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Social and political attitudes of people on low incomes

Crowd at train station
Published: December 2016

Aim 

This report explores how people on low incomes perceive politics, how far they feel they can control or influence the impact of politics and policy on their lives, and provides a platform for them to speak out on the issues that most concern them.

We have conducted this research on behalf of the Joseph Rowntree Foundation.

Findings 

  • It is clear that people on low incomes have attitudes to politics and public policy
    that are broadly in line with the wider population, a finding that may be surprising
    given how entrenched inequality is in our society, and how much the impact of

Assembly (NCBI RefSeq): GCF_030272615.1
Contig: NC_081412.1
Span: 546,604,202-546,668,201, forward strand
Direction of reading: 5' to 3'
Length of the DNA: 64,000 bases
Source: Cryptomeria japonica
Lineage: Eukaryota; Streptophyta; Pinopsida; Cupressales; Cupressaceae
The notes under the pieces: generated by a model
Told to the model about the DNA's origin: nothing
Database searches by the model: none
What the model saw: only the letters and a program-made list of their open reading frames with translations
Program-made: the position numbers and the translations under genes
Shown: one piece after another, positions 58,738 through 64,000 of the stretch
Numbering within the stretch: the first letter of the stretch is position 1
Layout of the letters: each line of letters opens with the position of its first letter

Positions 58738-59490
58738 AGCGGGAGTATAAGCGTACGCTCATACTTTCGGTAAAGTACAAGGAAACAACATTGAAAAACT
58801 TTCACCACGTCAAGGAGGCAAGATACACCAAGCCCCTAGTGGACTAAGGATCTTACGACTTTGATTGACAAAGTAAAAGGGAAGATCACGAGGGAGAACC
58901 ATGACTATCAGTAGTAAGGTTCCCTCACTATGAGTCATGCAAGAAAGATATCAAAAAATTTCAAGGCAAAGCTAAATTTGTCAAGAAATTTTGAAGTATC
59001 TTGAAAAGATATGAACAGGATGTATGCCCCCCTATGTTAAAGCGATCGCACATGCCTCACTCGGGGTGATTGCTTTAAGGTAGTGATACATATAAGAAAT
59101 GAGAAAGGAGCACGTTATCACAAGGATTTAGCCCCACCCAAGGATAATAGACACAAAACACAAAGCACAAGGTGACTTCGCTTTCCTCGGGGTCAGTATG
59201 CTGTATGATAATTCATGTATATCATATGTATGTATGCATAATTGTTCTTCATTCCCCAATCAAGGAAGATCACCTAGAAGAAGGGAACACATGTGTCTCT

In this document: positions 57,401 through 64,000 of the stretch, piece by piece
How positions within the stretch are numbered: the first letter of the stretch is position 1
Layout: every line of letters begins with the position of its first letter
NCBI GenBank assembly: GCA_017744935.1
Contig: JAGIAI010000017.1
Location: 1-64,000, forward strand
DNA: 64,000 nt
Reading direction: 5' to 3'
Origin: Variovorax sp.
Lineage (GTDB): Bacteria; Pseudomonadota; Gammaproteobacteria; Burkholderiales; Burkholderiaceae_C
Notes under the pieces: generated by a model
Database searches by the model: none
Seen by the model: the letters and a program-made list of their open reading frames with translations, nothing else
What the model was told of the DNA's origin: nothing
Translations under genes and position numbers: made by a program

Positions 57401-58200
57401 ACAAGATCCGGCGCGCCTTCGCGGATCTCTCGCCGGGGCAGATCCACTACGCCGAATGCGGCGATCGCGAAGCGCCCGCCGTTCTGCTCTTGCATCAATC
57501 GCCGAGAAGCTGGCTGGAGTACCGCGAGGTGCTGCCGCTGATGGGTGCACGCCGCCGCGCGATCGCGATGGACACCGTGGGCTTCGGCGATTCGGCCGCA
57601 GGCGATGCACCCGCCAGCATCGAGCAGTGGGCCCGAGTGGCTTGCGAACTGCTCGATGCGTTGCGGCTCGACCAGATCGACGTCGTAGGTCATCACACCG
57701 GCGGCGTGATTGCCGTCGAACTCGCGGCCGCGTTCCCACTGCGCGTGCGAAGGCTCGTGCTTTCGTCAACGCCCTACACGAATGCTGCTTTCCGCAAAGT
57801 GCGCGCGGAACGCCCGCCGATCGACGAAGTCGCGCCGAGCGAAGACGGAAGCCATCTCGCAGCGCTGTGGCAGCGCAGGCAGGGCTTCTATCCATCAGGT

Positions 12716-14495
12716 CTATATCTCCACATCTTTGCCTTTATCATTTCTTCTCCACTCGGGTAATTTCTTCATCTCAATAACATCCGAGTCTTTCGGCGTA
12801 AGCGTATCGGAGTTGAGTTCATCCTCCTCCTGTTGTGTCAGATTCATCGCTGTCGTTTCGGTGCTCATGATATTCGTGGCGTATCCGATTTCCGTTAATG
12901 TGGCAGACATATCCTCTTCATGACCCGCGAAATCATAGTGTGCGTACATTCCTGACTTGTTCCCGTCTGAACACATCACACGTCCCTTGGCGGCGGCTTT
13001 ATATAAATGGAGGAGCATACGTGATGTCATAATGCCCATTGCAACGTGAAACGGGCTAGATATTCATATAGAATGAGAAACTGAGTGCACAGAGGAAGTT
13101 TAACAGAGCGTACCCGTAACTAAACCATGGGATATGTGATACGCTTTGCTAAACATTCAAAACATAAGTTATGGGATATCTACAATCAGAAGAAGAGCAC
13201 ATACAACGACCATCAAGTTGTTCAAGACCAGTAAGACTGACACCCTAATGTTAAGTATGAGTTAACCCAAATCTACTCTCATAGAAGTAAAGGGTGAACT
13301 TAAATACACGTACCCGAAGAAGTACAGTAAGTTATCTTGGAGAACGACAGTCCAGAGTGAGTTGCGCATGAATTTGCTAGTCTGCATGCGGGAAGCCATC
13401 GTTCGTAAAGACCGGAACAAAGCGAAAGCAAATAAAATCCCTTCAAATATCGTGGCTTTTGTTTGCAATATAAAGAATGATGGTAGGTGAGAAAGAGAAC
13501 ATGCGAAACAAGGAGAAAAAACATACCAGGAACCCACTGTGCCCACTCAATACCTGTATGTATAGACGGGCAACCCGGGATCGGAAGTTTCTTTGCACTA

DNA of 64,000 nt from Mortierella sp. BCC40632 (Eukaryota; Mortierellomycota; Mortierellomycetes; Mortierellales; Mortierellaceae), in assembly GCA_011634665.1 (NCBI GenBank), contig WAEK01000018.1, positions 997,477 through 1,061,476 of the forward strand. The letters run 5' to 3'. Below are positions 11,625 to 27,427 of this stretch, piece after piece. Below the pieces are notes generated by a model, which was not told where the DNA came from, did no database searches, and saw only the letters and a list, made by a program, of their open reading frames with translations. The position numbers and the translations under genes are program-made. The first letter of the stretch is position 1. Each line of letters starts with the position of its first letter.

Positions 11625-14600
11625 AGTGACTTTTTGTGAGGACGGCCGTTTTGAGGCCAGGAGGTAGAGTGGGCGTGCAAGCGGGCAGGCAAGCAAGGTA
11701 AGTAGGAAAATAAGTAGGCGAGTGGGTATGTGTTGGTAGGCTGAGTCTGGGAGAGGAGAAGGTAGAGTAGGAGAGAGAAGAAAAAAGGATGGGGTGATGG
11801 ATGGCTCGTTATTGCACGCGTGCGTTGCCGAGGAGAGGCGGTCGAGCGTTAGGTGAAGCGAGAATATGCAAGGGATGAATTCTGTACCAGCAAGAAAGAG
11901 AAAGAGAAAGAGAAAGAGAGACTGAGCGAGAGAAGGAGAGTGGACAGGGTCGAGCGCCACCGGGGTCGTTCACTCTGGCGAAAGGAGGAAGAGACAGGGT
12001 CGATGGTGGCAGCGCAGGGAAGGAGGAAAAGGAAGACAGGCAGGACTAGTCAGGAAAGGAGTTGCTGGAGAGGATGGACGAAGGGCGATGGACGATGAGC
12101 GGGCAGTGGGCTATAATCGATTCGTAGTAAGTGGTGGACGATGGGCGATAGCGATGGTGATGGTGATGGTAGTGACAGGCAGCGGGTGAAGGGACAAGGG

political decisions can vary for higher and lower income communities.
  • Trust in politicians and the political system is low and falling, but interest in
    politics is rising slowly. Traditional party loyalties appear to be holding, as are
    longstanding differences in the way people on low incomes perceive welfare and
    worklessness.
  • Importantly, people on low incomes feel less in control of their lives and have less
    faith in politicians to act in the national interest. 
  • Immigration and concerns about its impact on public services and on culture emerged as a powerful and unifying theme.  

Methods

This report draws on three complementary projects: